Fewer inspections for advisers

Tes Editorial

The recent article on the appointment of the chief education officer for Newcastle upon Tyne made reference to advisers being "allowed" to undertake inspections at the expense of helping schools with their problems.

It should be pointed out that it was decided by the education committee two years ago to bid for all Office for Standards in Education contracts in the LEA's schools. This policy was to allow for further expansion in the advisory service and meet an income target of nearly Pounds 200,000.

Undoubtedly, this is a situation which many advisory services have faced in recent years. In Newcastle, advisers had to spend at least 20 per cent of their time on OFSTED work. Registered inspectors effectively spent much more time than this on inspection. Despite these pressures, the advisers were still able to spend at least 30 per cent of their time working directly with schools. A further 50 per cent was spent on curriculum support and training, monitoring schools' progress, preparing schools for inspection, following up on action plans, leading initiatives and supporting governing bodies.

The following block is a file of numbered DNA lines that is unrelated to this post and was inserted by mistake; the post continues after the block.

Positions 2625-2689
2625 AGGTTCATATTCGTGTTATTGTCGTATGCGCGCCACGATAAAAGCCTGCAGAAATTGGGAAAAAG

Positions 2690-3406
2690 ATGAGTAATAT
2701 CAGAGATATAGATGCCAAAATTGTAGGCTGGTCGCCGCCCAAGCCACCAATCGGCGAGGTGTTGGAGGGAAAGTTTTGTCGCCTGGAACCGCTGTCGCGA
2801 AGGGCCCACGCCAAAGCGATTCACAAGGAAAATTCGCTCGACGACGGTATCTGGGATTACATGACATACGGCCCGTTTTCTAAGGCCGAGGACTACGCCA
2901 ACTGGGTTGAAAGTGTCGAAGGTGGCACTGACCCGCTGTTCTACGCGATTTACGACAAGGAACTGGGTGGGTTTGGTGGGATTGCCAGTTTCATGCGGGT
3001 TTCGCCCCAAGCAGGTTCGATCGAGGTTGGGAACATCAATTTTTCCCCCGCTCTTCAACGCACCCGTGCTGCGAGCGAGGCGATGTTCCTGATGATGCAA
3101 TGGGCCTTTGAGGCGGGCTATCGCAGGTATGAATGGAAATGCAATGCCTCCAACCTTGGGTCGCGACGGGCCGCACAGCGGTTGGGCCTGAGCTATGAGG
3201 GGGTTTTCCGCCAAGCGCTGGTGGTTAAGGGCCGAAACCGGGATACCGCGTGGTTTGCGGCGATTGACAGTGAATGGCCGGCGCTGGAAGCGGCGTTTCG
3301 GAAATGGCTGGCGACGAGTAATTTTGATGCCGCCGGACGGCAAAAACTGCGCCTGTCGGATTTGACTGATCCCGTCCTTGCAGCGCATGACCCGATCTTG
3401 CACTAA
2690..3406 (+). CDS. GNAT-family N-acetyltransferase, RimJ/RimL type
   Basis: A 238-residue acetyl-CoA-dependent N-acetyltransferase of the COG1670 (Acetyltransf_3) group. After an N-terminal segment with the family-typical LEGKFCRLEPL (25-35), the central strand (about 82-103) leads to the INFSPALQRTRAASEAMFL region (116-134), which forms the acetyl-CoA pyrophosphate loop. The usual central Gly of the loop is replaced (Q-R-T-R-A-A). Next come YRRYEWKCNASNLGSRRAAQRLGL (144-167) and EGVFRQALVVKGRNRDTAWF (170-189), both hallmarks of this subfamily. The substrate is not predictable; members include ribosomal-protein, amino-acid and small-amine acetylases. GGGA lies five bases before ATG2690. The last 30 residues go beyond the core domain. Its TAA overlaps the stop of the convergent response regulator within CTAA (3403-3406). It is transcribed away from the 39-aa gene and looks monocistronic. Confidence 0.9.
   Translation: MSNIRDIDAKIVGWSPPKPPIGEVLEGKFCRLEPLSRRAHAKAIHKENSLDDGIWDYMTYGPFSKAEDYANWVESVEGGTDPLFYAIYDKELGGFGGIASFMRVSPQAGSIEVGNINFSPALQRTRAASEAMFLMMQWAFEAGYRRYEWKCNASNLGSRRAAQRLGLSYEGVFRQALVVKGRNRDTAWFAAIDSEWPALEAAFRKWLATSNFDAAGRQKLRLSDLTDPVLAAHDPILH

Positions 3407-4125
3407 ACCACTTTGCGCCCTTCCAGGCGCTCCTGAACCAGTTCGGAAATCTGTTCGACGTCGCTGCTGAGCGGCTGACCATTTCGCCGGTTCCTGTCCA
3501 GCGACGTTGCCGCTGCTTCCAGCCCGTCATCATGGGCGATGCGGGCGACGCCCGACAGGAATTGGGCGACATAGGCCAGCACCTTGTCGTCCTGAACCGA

In October this year, the education committee will be asked to reduce its commitment to undertaking OFSTED inspections. It is clear that schools in the city are more anxious to have the full support of the advisory service in preparing for and responding to inspection. We are now determined to improve this policy in a way that will provide the maximum support for schools.

DAVID BELL Chief education officer designate ROSEMARY MORRIS Acting principal adviser City of Newcastle upon Tyne.

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